The majority (55.2%) of financial costs related to dermatologic care, including procedural costs, are experienced in the outpatient setting . While inpatient costs contribute significantly to overall healthcare expenditures (20.1%), understanding of these costs is limited . Moreover, data related to dermatologic costs in the inpatient setting primarily focus on disease-specific aggregate costs. For example, inpatient costs for care for psoriasis have been shown to be cost-prohibitive when compared to outpatient treatment (13,042 € versus 2,984 €), especially when accounting for biologic therapy use .
This current analysis is unique in that it identifies dermatologic procedures performed during an inpatient admission independent of dermatologic diagnosis and reveals potential factors that may be used to stratify patients undergoing a dermatologic procedure and suggest opportunities for cost reduction. This study is limited by its regional geographic encashment. Co-morbid diagnoses and direct cost of dermatologic procedures could not be analyzed, and aggregate cost reporting may have overestimated the relative cost contribution. Finally, provider specialty and level of training were not available.
Most patients received a dermatologic procedure during an elective admission and the primary payer was either Medicare or Medicaid. Additionally, our findings support dermatologic consultation when dermatologic procedures are considered. Diagnostic procedures recommended by an appropriately consulted dermatologist yield a definitive diagnosis in up to 80% of cases. Moreover, 45% to 80% of diagnoses will change after dermatology consultation preventing unnecessary therapy and costly hospital stays . Finally, dermatology consultation may also facilitate outpatient follow-up for a procedure rather than performing it during admission.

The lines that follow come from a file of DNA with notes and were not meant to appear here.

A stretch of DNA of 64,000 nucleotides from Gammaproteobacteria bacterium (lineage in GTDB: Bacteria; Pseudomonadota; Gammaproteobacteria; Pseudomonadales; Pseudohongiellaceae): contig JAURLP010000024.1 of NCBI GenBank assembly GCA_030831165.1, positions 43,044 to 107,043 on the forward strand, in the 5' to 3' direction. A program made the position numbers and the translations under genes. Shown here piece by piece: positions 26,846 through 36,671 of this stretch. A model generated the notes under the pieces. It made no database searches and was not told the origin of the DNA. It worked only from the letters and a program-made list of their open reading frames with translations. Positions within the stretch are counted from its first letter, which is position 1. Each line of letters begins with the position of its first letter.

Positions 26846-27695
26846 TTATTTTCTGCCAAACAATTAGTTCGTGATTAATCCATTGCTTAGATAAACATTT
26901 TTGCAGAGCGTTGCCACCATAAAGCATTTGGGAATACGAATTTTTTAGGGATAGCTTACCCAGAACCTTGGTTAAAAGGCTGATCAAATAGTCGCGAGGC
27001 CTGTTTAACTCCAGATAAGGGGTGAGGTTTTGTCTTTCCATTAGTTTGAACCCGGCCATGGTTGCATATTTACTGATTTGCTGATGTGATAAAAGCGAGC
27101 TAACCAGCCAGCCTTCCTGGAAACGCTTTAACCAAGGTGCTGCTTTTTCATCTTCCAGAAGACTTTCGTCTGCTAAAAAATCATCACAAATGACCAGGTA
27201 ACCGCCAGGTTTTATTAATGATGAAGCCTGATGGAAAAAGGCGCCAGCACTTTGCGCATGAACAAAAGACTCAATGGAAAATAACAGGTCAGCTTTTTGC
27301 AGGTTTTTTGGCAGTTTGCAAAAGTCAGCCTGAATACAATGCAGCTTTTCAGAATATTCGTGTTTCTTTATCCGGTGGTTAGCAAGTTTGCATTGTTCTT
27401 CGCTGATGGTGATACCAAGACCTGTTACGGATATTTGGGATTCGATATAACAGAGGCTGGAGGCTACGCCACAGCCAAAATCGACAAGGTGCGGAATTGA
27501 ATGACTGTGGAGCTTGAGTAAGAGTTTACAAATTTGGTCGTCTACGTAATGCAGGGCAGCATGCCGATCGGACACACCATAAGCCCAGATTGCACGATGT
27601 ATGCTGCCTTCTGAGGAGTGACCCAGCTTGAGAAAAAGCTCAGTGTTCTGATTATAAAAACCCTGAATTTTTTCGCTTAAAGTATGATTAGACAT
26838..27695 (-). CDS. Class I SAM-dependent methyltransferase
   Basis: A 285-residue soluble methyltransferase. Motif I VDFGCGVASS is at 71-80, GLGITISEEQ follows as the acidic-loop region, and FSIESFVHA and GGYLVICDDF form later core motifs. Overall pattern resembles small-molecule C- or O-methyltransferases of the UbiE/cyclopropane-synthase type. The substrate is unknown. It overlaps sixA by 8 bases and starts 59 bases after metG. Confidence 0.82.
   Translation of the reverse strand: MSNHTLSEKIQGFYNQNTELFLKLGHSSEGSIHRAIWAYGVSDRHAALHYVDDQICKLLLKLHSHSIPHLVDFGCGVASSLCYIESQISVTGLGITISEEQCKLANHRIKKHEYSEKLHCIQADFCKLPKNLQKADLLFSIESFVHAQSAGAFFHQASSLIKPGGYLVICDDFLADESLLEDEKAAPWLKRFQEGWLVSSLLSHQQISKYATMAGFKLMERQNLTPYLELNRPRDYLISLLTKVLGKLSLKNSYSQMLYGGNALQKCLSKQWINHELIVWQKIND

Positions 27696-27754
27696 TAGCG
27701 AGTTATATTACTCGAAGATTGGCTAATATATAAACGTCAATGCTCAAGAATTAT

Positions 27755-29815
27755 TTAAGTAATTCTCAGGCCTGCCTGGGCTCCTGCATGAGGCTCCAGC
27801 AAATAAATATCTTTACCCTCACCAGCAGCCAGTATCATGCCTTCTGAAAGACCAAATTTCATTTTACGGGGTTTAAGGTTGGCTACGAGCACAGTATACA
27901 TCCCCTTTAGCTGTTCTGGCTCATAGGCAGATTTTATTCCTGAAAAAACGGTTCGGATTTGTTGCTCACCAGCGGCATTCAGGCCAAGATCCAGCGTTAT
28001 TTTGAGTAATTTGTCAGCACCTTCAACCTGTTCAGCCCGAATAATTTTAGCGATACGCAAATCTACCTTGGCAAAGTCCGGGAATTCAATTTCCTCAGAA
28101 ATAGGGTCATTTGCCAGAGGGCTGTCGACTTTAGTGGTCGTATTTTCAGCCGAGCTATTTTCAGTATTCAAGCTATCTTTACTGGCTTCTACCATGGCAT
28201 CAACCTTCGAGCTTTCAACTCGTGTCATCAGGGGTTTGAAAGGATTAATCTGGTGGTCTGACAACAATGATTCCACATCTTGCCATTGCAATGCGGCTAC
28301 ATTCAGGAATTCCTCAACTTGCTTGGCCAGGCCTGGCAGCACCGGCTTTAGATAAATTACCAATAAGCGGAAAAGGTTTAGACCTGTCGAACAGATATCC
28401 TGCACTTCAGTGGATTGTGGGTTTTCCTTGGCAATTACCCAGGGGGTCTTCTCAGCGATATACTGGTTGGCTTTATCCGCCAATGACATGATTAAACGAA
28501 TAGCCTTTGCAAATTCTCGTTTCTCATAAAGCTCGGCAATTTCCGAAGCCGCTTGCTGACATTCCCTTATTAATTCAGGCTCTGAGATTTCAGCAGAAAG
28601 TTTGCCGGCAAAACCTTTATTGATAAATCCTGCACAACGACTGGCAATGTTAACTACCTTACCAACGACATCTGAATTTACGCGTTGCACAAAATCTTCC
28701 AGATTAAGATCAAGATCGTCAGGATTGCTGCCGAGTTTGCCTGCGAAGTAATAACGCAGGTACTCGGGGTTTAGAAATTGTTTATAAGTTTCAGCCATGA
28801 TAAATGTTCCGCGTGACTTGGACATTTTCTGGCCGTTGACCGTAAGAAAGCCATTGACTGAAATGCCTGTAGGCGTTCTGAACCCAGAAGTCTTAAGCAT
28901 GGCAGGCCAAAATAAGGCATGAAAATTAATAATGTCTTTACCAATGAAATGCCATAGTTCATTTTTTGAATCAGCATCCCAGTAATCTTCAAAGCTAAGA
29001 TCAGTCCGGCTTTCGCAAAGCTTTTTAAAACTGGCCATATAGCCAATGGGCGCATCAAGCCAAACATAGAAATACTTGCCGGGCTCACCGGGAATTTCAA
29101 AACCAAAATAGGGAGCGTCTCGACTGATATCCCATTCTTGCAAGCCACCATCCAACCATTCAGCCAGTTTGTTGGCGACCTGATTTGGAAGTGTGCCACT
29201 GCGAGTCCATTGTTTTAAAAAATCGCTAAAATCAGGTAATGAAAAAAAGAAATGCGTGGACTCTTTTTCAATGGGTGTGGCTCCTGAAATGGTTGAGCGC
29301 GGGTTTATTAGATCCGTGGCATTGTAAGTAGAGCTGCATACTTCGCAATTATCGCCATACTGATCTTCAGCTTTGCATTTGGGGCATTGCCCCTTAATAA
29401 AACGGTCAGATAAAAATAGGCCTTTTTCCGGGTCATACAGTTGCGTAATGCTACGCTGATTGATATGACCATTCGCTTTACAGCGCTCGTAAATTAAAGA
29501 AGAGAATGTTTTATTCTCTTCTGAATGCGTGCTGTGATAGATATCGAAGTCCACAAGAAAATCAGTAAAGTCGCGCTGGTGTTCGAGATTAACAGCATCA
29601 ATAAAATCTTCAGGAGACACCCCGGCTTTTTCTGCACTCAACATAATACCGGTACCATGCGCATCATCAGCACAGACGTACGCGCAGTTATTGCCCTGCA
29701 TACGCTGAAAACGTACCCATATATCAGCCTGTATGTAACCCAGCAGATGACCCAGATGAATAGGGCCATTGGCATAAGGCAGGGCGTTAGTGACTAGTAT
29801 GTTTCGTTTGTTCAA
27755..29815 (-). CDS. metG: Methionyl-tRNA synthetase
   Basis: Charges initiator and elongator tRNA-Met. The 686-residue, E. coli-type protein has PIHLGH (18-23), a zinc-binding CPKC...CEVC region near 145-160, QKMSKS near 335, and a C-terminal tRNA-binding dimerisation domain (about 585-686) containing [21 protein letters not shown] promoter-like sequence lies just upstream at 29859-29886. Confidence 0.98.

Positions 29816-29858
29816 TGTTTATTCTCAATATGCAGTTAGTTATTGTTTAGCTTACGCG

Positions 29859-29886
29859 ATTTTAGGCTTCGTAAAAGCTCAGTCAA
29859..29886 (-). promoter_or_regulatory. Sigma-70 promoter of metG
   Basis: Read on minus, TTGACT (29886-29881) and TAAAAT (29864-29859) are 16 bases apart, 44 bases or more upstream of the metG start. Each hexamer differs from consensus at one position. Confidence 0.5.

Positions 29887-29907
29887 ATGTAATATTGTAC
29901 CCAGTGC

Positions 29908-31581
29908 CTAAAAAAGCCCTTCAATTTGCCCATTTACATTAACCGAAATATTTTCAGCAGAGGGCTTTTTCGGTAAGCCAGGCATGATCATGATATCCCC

Inpatient dermatologic procedures are a significant driver of inpatient health care costs. It is critical to determine factors that increase inpatient costs related to dermatologic procedures to develop strategies for reducing healthcare costs. A good initial cohort for future study would be patients receiving a dermatologic procedure during an elective admission who have Medicare or Medicaid.
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Utilization and Cost of Inpatient Dermatologic Procedures: A Cross-sectional Analysis
Ethics Statement and Conflict of Interest Disclosures
Human subjects: All authors have confirmed that this study did not involve human participants or tissue. Animal subjects: All authors have confirmed that this study did not involve animal subjects or tissue. Conflicts of interest: In compliance with the ICMJE uniform disclosure form, all authors declare the following: Payment/services info: All authors have declared that no financial support was received from any organization for the submitted work. Financial relationships: All authors have declared that they have no financial relationships at present or within the previous three years with any organizations that might have an interest in the submitted work. Other relationships: All authors have declared that there are no other relationships or activities that could appear to have influenced the submitted work.
Cite this article as:
Schrom K P, Tripathi R, Ezaldein H H, et al. (May 02, 2019) Utilization and Cost of Inpatient Dermatologic Procedures: A Cross-sectional Analysis. Cureus 11(5): e4586. doi:10.7759/cureus.4586
Received by Cureus: March 18, 2019
Peer review began: March 19, 2019
Peer review concluded: April 29, 2019
Published: May 02, 2019
© Copyright 2019
Schrom et al. This is an open access article distributed under the terms of the Creative Commons Attribution License CC-BY 3.0., which permits unrestricted use, distribution, and reproduction in any medium, provided the original author and source are credited.
This is an open access article distributed under the terms of the Creative Commons Attribution License, which permits unrestricted use, distribution, and reproduction in any medium, provided the original author and source are credited.